Most parts of Lagos State, earlier thrown into darkness on Sunday, were beginning to receive power supply after the restoration of the national grid.
There was reported collapse of the national grid in the early hours of Sunday, throwing several cities, including the nation’s capital Abuja, into darkness.
According to the report, Abuja Electricity Distribution Company (AEDC) announced Sunday that the collapse occurred at around 11am.
“The Management of Abuja Electricity Distribution Plc (AEDC) wishes to inform its valued customers that the power outage being experienced is a result of a system failure from the national grid at 11:21 hours today, 4th February 2024 which has led to a nationwide power outage.
“Be rest assured that we are working with the relevant stakeholders to restore power as soon as the grid is stabilized. We appeal for your patience,” AEDC said.
The latest collapse, which is the first in 2024, occurred less than two months after the national grid system collapsed in December and Nigerians were thrown into darkness.
Although, spokesman of Ikeja Electric, Kingsley Okotie, could not be reached as at the time of this report, while his counterpart at Eko Electricity Distribution Company (EKEDC), Babatunde Lasaki, told our Correspondent that the head of distribution of the DisCo, confirmed there was power trip knocking out power from its network.
Lasaki said he would not confirm if there was a grid collapse but a situation probably occurred which knocked off supply at about 12pm.
Lasaki, however, said normalcy was gradually returning in the network from 2pm and there were assurances the entire network would be energised before the end of Sunday.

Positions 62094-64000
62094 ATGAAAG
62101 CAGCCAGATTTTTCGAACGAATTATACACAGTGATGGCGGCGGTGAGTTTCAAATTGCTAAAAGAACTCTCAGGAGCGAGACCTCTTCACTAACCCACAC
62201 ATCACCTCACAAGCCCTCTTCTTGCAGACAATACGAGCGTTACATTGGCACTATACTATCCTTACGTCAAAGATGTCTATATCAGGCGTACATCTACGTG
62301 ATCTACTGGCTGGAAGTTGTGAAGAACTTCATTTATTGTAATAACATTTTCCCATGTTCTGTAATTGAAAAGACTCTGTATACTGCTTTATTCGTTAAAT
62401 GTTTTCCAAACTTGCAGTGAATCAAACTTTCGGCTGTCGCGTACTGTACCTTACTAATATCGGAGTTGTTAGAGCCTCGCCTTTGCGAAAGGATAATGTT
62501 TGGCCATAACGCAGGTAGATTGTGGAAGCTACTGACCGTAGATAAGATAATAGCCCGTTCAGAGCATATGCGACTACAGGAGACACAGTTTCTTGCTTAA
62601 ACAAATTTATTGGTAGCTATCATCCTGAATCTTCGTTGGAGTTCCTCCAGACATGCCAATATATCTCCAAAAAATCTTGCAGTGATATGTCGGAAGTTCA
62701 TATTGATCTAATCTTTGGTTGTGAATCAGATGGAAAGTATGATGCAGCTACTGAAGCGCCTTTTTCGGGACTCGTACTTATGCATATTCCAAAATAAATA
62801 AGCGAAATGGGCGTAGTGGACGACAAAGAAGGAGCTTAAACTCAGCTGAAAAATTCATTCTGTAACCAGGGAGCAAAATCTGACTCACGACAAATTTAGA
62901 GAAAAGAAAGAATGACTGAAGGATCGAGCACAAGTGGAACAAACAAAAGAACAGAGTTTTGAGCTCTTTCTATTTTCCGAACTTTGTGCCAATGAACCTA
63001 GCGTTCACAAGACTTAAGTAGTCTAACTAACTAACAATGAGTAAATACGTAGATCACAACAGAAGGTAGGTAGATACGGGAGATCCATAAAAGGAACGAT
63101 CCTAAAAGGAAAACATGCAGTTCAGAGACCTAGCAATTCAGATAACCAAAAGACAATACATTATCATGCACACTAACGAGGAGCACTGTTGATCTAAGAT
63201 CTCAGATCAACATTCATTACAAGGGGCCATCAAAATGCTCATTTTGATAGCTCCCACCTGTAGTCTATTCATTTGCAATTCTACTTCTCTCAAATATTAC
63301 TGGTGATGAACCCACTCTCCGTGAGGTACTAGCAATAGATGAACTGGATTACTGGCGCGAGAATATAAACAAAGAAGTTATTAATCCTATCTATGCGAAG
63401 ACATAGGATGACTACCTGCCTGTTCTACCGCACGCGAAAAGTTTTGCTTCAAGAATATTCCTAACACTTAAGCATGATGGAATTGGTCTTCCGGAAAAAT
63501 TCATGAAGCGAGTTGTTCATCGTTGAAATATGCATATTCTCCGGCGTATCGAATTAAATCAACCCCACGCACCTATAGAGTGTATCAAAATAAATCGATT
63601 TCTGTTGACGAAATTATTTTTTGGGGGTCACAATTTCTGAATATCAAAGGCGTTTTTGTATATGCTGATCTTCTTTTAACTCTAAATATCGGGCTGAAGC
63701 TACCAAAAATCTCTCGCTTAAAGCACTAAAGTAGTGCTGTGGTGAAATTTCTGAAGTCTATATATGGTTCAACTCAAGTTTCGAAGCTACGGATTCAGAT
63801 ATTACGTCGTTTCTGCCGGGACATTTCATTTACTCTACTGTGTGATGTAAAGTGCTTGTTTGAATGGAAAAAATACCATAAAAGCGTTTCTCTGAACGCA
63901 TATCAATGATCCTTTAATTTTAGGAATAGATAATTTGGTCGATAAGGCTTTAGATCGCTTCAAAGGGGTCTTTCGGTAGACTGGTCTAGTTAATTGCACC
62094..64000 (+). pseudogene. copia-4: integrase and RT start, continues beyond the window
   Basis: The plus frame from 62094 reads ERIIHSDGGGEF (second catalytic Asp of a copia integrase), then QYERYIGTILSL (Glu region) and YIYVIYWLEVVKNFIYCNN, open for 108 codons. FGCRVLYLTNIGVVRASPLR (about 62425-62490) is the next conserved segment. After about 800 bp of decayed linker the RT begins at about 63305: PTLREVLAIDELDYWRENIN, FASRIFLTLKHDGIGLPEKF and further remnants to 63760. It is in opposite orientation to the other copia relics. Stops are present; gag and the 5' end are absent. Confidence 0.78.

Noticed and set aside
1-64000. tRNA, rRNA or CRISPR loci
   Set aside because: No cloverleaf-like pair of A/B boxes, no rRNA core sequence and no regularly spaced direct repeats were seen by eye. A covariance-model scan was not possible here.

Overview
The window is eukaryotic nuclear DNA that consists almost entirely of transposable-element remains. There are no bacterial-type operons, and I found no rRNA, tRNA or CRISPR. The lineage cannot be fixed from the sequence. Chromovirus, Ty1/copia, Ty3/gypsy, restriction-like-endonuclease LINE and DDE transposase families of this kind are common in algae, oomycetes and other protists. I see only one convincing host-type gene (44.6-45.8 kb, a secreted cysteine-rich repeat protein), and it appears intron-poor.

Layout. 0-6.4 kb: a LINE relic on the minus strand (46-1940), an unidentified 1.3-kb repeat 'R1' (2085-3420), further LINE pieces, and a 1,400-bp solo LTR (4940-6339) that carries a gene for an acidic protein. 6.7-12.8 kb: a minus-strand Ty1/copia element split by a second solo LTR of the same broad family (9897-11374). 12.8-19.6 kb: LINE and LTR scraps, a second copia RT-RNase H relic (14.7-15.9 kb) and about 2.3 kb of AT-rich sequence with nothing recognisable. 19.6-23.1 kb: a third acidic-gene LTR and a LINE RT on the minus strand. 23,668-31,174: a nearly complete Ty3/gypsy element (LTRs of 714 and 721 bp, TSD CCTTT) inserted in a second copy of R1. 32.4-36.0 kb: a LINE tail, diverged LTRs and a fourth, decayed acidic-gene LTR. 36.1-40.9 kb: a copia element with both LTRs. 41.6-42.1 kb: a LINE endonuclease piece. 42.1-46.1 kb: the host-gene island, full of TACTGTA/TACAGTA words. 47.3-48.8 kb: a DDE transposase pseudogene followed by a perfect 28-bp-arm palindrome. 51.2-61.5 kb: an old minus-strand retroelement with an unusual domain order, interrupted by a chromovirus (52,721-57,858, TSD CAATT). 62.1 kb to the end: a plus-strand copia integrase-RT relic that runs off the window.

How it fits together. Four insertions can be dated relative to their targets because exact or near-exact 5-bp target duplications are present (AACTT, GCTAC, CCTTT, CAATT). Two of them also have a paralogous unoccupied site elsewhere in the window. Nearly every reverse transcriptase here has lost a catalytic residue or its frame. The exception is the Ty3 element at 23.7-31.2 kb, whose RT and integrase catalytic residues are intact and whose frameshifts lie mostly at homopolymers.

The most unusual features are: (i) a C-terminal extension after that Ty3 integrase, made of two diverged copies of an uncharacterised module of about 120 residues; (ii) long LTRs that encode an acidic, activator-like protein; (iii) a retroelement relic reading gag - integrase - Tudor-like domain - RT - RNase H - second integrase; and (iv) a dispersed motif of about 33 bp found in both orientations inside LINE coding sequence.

He could not confirm any grid collapse as he said it was only the Transmission Company of Nigeria (TCN) that can say so.
Nigeria’s power sector has experienced broad challenges such as electricity policy enforcement, regulatory uncertainty, gas supply constraints, transmission system challenges, and major power sector planning shortfalls.
Last Friday, the federal government attributed the main cause of poor power supply in the country to the low supply of gas to generating companies (GenCos).
The Minister of Power, Adebayo Adelabu, who disclosed this in a statement, said: “Power supply during the yuletide improved, but unfortunately, we’ve experienced setbacks in the new year. After investigations, it’s clear that the main cause of poor power supply is the low supply of gas to GenCos.”
The TCN in January said that there was a gradual decrease in available generation into the grid due to gas constraints.
The company said this has impacted the quantum of bulk power available on the transmission grid for onward transmission to the distribution load centres nationwide.